François Vaillancourt

François Vaillancourt is an emeritus professor in the department of economic sciences at the University of Montreal where he taught from 1976 to 2011. He completed his Ph.D. in economics at Queen’s University in 1978 and received a Doctorate honoris causa from the University of Geneva in 2021 for his pioneering work in the economics of language. Professor Vaillancourt was a Fulbright scholar in 2007 in Atlanta and was elected to the Royal Society of Canada in 2009. He was the Shastri lecturer in India has been a guest lecturer at the University of Toronto and Australian National University and a research scholar at the Institute for Research in Public Policy (1992-2000) and the C.D. Howe Institute (2000-2003). Professor Vaillancourt was also a research coordinator(Income distribution and Income security) for the MacDonald Commission (1983-1986). He has consulted for a number of international organizations such as the IMF, the World Bank, OECD, UNDP and national agencies such as Statistics Canada, Finance Canada, and the Seguin Commission. His fields of research include linguistic policies, intergovernmental financial relations, and tax compliance costs. He has published on a wide variety of issues including equalization in federal countries, education, minority language policies, federalism, and taxation. Professor Vaillancourt is widely acknowledged as one of the pre-eminent scholars on the issue of tax compliance and administrative costs.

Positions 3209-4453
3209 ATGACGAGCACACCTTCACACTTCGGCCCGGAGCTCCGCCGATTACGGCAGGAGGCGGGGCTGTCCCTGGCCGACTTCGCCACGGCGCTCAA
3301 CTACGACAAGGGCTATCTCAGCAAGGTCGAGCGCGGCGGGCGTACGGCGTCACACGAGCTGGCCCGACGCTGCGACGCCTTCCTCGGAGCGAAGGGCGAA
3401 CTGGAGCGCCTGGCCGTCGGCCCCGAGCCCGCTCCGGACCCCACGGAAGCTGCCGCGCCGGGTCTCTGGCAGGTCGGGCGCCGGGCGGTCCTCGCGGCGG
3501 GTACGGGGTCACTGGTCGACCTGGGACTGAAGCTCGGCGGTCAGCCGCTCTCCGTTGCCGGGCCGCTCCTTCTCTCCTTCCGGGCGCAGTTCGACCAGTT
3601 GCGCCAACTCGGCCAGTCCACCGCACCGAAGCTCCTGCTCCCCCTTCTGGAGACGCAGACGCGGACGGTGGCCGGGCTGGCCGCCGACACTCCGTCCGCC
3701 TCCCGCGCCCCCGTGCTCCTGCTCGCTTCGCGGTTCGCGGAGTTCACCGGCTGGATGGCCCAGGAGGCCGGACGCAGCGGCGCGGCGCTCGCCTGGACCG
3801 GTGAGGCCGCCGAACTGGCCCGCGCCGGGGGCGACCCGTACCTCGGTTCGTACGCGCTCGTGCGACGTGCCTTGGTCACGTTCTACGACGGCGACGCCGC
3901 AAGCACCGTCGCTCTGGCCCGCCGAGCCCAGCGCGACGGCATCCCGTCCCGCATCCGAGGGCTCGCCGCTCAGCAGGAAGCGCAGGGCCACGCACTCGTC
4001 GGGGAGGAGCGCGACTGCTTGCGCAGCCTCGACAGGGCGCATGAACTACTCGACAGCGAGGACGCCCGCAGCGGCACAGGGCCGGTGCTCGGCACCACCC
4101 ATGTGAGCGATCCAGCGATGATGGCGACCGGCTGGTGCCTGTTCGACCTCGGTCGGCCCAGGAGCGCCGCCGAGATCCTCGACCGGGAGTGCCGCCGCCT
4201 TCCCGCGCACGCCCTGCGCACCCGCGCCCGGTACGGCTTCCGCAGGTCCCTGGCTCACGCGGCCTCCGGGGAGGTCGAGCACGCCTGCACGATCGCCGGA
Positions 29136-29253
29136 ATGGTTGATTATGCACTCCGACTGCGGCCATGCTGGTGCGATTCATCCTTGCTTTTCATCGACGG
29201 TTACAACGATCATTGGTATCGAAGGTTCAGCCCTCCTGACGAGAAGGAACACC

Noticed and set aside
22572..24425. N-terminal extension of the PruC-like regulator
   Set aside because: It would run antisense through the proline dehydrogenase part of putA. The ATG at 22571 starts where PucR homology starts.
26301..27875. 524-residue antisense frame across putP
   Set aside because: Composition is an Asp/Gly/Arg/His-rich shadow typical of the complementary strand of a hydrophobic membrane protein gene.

Recent Research by François Vaillancourt

— Apr 30, 2024
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Personal Income Tax Compliance for Canadians: How and at What Cost?

Personal Income Tax Compliance for Canadians: How and at What Cost? uses a new survey and finds that roughly half of tax filers (50 per cent) prepared their 2022 income tax return themselves while more than one third (37 per cent) used a paid tax preparer—the study also suggests that one way to reduce these compliance costs is to produce prefilled income tax reports for Canadians, streamlining the process for taxpayers and saving them both time and money.

— Apr 25, 2019
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Tax Complexity in 2019: Can It be Tamed?

Tax Complexity in 2019: Can It be Tamed? finds that Canadians face a significantly more complicated tax system than existed just a few decades ago. For example, from 1990 and 2018, the text area of the actual Income Tax Act and related regulations increased by 72 per cent, from 974,050 cm² to 1,673,802 cm². The number of pages in the Act increased by two per cent, and page size increased by 69 per cent (from 354 cm² to 598 cm²). Research has shown that a complicated tax system imposes additional compliance costs on businesses and families, and higher administration costs on government.

— Apr 28, 2016
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Measuring Personal Income Tax Complexity in Canada

Measuring Personal Income Tax Complexity in Canada, examines the evolution of Canadian tax legislation, tax guides and tax expenditures in an effort to quantify complexity. For example, the study finds that between between 1981 and 2014, the number of federal personal income tax expenditures (i.e. targeted tax breaks for particular individuals or activities including deductions, exemptions, exclusions, and tax credits) available to Canadians increased from 101 to 128—an increase of 27 per cent.